I think for some of the earlier movies they were just trying to stay true to the traditional fairy tales. Snow White's mother, for instance, is dead in the original story. So is Cinderella's, the Little Mermaid's, and Beauty's. Cinderella, however, does still have her father in the original tale. I think Disney's decision to have him die might have been their way of preventing the audience from questioning why he would let his new wife treat his daughter so cruelly.

I have no idea why they have continued this "theme" for their own original films, though! :confused:

themilesfamily
03-28-2010, 03:40 PM
Orphans in literature are quite common - not just in Disney.:

Harry Potter (both parents dead)
The Boxcar Children (both parents dead)
Lemony Snicket's A Series of Unfortunate Events (both parents dead)
Anne of Green Gables (both parents dead)
The Secret Garden (both parents dead)
The Wizard of Oz (both parents dead)
The House with a Clock in Its Walls (both parents dead)
Heidi (both parents dead)
Charles Dickens had an orphan in nearly every book
The Little Princess (mother dead, father believed dead)
Annie (both parents dead)
Ballet Shoes - and other books in the "Shoes" series (three children whose parents are all dead and an absent caregiver to boot)
Many of Roald Dahl's works -- James and the Giant Peach, The Witches, etc. - (both parents dead)

And even when the parents ARE alive, there is often some construct to render them largely absent. For example, in "The Lion, the Witch and the Wardrobe" the children are sent away from their parents to escape the bombing in London. Sometimes children are sent into a different world, ("The Phantom Tollbooth" and again, "The Chronicles of Narnia.")

The orphan construct is convenient for writers -- it gives their heroes and heroines more freedom to get involved in adventures. It also gives them a difficult background from which to rise above.

Also, orphans were much more common 150 years ago than they are today. There was more disease, higher mortality rates -- more children were in fact orphaned, so they ended up as characters in stories frequently. This is particularly true of Charles Dickens work.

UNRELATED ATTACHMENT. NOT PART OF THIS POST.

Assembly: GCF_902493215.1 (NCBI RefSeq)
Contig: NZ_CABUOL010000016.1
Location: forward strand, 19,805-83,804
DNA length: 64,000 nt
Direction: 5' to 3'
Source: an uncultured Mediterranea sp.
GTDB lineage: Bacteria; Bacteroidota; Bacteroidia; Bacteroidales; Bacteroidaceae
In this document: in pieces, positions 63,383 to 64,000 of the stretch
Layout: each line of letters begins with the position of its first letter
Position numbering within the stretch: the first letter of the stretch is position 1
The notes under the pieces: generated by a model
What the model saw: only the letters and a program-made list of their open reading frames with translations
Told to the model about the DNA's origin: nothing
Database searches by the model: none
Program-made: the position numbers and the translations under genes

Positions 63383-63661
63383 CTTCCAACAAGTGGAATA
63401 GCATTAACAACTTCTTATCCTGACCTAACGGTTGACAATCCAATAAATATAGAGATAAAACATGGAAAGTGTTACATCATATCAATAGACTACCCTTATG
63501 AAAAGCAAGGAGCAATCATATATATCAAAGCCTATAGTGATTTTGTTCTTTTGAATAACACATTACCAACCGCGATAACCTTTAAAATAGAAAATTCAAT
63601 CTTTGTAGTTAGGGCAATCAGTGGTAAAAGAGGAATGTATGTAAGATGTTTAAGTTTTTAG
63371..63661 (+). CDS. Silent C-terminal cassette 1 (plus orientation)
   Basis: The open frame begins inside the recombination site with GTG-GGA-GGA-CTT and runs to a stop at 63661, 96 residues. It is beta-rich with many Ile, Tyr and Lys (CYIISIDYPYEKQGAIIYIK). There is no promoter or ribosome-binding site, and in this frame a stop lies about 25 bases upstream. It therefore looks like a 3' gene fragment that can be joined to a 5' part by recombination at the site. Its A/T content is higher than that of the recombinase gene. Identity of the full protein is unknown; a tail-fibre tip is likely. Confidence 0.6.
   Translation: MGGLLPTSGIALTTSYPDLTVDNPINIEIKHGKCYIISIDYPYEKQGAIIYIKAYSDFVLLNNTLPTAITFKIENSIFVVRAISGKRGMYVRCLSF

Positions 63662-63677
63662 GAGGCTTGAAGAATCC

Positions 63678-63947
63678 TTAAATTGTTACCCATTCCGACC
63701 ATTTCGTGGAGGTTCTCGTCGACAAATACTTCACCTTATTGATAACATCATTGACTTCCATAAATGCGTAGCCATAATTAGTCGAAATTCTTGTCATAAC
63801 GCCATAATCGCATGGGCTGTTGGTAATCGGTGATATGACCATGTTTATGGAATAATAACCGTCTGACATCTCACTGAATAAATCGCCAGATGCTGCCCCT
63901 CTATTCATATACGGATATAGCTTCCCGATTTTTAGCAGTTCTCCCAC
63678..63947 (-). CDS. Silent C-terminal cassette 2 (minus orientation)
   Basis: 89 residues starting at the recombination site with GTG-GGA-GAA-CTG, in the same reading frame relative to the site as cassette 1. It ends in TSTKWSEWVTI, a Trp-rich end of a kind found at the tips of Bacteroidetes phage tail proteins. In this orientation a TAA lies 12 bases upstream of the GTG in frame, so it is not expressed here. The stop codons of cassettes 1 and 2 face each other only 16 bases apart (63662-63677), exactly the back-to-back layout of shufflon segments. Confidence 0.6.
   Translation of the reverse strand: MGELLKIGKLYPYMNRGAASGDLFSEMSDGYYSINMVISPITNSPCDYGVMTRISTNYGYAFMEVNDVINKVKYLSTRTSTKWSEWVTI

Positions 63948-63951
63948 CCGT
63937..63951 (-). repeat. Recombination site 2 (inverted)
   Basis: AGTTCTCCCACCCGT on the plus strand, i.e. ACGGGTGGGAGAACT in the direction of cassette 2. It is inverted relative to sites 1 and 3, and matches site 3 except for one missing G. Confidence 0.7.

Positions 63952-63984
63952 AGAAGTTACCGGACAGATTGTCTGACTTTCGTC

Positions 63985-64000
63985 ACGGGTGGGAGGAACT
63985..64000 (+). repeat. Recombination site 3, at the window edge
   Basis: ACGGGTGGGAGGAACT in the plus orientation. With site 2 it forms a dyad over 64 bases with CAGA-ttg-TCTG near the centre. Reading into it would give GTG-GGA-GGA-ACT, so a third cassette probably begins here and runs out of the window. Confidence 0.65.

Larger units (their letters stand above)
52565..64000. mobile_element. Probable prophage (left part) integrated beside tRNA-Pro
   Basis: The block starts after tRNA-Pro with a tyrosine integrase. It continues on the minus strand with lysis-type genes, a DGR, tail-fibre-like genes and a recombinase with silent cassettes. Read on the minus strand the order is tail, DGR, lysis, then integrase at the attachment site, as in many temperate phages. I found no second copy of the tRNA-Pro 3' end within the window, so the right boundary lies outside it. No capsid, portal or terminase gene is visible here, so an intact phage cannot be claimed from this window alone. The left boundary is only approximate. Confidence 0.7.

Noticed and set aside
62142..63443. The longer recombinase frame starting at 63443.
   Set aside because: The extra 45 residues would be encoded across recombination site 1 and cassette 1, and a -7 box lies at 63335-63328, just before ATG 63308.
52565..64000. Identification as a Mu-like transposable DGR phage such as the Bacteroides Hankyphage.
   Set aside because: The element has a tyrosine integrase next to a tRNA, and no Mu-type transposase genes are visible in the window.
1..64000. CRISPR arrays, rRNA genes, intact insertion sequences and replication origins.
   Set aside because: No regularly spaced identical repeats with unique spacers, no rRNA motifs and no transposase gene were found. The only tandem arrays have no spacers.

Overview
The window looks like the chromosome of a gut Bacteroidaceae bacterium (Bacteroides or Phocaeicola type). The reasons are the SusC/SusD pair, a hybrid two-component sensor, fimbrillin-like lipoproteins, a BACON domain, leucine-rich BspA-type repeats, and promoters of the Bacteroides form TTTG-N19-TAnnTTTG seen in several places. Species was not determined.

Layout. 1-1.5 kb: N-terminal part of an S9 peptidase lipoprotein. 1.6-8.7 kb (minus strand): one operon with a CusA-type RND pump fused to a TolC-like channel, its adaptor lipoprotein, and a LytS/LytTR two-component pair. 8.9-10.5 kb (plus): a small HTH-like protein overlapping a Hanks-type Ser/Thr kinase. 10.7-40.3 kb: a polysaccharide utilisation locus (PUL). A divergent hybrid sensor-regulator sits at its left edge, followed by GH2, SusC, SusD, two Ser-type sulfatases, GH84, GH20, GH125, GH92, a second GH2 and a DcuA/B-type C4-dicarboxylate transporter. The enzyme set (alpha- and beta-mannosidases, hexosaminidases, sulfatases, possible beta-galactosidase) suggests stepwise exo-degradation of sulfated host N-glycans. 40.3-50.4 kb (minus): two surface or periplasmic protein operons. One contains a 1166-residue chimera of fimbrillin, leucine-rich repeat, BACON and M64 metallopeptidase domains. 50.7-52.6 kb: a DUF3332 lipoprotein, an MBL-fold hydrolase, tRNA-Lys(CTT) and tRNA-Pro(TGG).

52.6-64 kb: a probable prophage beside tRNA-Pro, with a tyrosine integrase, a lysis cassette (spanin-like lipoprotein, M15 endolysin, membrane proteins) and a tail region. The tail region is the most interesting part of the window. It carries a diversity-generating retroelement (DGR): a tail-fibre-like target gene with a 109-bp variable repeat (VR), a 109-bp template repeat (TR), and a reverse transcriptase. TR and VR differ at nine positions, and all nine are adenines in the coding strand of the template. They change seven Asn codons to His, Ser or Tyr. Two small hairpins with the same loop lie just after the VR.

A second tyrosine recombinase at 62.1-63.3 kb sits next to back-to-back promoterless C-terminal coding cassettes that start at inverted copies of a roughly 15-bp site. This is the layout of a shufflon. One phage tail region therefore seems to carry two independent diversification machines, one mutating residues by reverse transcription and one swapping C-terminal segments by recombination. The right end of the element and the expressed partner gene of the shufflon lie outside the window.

Disney Dad Canada
03-29-2010, 12:51 PM
As a widowed dad of three small kids (DS 10, dd twins 6) I'm very glad that they have so many stories with one parent. My kids pick up on this quicker than I do sometimes, but IMO it makes them feel better knowing that someone else is going through the same thing they are.

One big mistake I made was the weekend my wife passed away from cancer, I started throwing in Disney DVDs to get my kids' mind off of things. Guess what I picked first, totally at random ... Bambi. YIKES!!

Some stories are particularly vague about the subject too. Does Andy have a dad or no?

iwrbnd
03-29-2010, 12:55 PM
Tiana in Princess and the Frog had both parents through her childhood. Her dad died but I fiqured it was from old age.:confused3 They never really said, though, so maybe she was young when he died, too.:confused:

hedgehog2owl
03-29-2010, 01:05 PM
Tiana in Princess and the Frog had both parents through her childhood. Her dad died but I fiqured it was from old age.:confused3 They never really said, though, so maybe she was young when he died, too.:confused:

She looks at a picture of him in a military uniform, so I assumed he died in the war

karly05
03-29-2010, 08:15 PM
She looks at a picture of him in a military uniform, so I assumed he died in the war

Agreed. It's not explained in the film, or on the commentary track, but since grown-up Tiana has the photo of him in the WWI uniform, with a medal hanging from the frame, I assumed he had died in the war.

ksl5f123
04-13-2010, 05:12 PM
We just watched Mulan for the first time about a week ago and I was pleased to see that both of her parents survived the entire movie. :yay: I had just been trying to think about others where that was true and was surprised at the difficulty.

Bephus
04-14-2010, 03:01 AM
Both of her parents are alive although she is sent away from them until her 16 th birthday.

While taking a psych class I learned that the theme of one parent often is used so that the audience connects to the character more. Plus there is a Freudian aspect to it. Girls want their fathers to themselves so like heroines who don't have mothers competing for the fathers love.

coneygoil
04-14-2010, 09:32 AM
I think it was very poignant in Treasure Planet when Silver asks Jim "Your pop wasn't the teaching type?" and Jim replies "No, more like the leaving and never come back type". And then in the music montegue they show Jim's dad leaving and little jim running after him. It so sad :( It seemed more relatable than most Disney movies missing a parent.

Brian_WDW74
04-14-2010, 04:19 PM
"By not having a complete family, it represents a catalyst or a dramatic turning point that forces the character to grow up. . . . It's that crossroads where we all have to decide if we're going to mature or remain a kid forever. And the thing that gets that going in many of our stories is the absence of a parent or the death of a parent."

-- Don Hahn, Disney producer